US, South Korea, Japan agree to strengthen security, economic ties in historic summit
Leaders oppose China's 'dangerous and aggressive behavior,' condemn North Korea's ballistic missile launches
By Iclal Turan
WASHINGTON (AA) - Leaders of the US, South Korea and Japan said Friday they are opposed to China's "dangerous and aggressive behavior” supporting "unlawful maritime claims" while agreeing to expand economic and security ties.
US President Joe Biden, South Korean President Yoon Suk Yeol and Japanese Prime Minister Fumio Kishida announced measures to strengthen cooperation following a Camp David summit in the US state of Maryland. The summit, which came amid a diplomatic push from Biden to improve relations between Seoul and Tokyo, was the first at Camp David since former President Barack Obama hosted Gulf Arab leaders in 2015.
“We are resolute in our determination to uphold regional security, strengthen Indo-Pacific engagement and promote common prosperity,” the leaders said in a statement.
"Recalling the publicly announced position of each of our countries regarding the dangerous and aggressive behavior supporting unlawful maritime claims that we have recently witnessed by the People’s Republic of China (PRC) in the South China Sea, we strongly oppose any unilateral attempts to change the status quo in the waters of the Indo-Pacific.
"In particular, we steadfastly oppose the militarization of reclaimed features; the dangerous use of coast guard and maritime militia vessels; and coercive activities," it added.
The statement expressed concern about North Korea's "illicit cyber activities" and ballistic missile programs and condemned its "unprecedented number of ballistic missile launches".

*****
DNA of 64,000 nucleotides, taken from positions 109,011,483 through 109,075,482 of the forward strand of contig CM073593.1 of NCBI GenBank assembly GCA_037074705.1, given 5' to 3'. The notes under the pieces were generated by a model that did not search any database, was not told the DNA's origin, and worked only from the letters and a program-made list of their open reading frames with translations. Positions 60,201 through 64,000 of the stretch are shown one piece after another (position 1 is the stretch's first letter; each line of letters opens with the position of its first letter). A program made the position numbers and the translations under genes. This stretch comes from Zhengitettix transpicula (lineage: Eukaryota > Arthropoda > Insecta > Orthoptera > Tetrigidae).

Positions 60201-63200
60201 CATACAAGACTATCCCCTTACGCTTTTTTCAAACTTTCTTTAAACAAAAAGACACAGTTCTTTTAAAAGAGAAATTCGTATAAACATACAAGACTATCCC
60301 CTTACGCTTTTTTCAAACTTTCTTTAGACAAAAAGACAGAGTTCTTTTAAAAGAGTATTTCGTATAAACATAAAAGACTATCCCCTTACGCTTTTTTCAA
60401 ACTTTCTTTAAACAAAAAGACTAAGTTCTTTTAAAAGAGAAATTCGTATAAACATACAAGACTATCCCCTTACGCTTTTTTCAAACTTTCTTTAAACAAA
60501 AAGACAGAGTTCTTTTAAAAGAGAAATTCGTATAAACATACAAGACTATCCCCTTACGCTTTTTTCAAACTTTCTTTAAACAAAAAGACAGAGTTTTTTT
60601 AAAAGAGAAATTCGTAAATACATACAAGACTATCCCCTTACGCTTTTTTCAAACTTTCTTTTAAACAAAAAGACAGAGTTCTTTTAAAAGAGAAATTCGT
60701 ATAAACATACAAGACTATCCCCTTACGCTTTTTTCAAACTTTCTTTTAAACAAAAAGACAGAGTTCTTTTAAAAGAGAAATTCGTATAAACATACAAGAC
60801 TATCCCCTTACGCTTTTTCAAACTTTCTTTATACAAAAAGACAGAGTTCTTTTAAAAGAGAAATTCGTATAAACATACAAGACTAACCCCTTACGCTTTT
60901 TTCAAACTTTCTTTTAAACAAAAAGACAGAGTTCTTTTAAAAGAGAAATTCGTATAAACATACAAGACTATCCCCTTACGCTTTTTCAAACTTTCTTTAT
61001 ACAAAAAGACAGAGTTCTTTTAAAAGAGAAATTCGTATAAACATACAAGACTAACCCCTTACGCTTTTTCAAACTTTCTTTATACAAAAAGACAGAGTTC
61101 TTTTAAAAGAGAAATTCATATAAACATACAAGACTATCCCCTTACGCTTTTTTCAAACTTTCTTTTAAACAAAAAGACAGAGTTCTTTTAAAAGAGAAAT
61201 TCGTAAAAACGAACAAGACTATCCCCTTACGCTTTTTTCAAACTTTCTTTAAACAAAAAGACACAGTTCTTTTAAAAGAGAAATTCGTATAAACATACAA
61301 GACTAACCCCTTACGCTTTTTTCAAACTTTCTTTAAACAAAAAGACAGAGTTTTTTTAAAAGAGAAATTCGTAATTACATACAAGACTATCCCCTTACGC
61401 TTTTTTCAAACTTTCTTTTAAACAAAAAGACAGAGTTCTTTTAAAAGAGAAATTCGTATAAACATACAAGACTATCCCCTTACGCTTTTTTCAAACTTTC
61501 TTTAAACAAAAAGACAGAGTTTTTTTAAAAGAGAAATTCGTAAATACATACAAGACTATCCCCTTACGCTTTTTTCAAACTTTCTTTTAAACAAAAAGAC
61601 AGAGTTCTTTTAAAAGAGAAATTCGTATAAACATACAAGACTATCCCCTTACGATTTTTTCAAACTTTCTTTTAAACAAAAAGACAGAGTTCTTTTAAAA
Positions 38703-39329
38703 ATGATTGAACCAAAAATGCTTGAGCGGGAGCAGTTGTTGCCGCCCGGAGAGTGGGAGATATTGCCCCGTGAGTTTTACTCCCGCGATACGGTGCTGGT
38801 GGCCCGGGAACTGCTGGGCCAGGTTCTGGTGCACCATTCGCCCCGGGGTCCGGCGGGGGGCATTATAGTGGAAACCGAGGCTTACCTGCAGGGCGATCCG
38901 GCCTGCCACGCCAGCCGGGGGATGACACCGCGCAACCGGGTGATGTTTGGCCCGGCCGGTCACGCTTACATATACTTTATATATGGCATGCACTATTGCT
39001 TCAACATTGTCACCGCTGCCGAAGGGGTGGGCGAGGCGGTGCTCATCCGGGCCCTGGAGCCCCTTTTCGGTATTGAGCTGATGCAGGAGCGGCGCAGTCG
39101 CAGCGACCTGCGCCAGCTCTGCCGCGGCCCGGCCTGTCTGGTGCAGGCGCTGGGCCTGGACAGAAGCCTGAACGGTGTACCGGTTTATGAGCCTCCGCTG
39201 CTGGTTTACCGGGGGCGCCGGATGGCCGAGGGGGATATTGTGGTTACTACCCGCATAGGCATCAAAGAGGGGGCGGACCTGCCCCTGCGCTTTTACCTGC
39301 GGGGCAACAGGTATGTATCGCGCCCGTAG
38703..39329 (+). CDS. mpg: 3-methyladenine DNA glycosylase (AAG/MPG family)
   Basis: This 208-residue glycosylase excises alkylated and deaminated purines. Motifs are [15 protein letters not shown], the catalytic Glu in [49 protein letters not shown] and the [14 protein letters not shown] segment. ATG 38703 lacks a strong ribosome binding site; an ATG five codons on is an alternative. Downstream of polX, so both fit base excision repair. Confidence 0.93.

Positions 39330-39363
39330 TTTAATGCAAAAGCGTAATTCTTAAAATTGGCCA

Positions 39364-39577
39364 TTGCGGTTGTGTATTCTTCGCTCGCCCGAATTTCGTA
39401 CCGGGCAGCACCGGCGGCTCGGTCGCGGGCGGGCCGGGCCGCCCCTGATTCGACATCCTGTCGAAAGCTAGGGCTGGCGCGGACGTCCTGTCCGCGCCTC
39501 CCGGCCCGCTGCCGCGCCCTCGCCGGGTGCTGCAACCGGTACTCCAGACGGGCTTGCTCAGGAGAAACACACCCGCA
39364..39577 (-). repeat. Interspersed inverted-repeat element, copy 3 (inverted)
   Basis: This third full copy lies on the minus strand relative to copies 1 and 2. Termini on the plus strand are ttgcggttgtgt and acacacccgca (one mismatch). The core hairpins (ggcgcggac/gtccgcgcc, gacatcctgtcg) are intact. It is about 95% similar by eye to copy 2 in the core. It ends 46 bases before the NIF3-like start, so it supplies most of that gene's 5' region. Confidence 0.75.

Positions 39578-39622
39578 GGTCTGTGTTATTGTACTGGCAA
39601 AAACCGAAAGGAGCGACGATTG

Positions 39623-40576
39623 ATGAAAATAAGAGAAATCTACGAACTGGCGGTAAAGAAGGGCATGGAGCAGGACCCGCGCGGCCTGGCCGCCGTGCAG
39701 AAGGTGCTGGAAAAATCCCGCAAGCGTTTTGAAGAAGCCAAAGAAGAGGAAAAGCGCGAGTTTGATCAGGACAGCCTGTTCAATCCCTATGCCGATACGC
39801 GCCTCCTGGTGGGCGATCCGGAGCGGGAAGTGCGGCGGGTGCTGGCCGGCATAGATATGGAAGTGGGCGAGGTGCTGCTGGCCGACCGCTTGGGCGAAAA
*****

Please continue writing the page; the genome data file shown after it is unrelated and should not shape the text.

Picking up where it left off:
"Furthermore, we reaffirm our commitment to the complete denuclearization of the Democratic People’s Republic of Korea (DPRK) in accordance with relevant UNSC resolutions and urge the DPRK to abandon its nuclear and ballistic missile programs," it said. "We call on all UN Member States to fully implement all relevant UNSC resolutions."
The three countries also were united in their support for Ukraine, it said. "We reaffirm our commitment to stand with Ukraine against Russia’s unprovoked and brutal war of aggression that has shaken the foundation of the international order."
They agreed to consult with each other "to coordinate our responses to regional challenges, provocations, and threats that affect our collective interests and security."
Biden said at a news conference that the US’ commitment to both countries is "ironclad," adding: "And my personal commitment to bringing these three nations together was real from the very beginning."
He said they agreed to elevate trilateral defense cooperation in the Indo-Pacific region, including launching annual multi-domain military exercises, bringing trilateral defense cooperation to "unprecedented levels."
"We're doubling down on information sharing, including on the DPRK (Democratic People's Republic of Korea) missile launches and cyber activities strengthening our ballistic missile defense cooperation," he said.
Biden said they are also expanding economic cooperation.
Yoon said the top officials from the three countries, including foreign ministers, defense ministers and national security advisors, will meet every year to closely coordinate trilateral cooperation.
He added that holding trilateral defense exercises is crucial in countering North Korea's nuclear and missile threat.
Kishida said the three will promote multi-layered cooperation at all levels.
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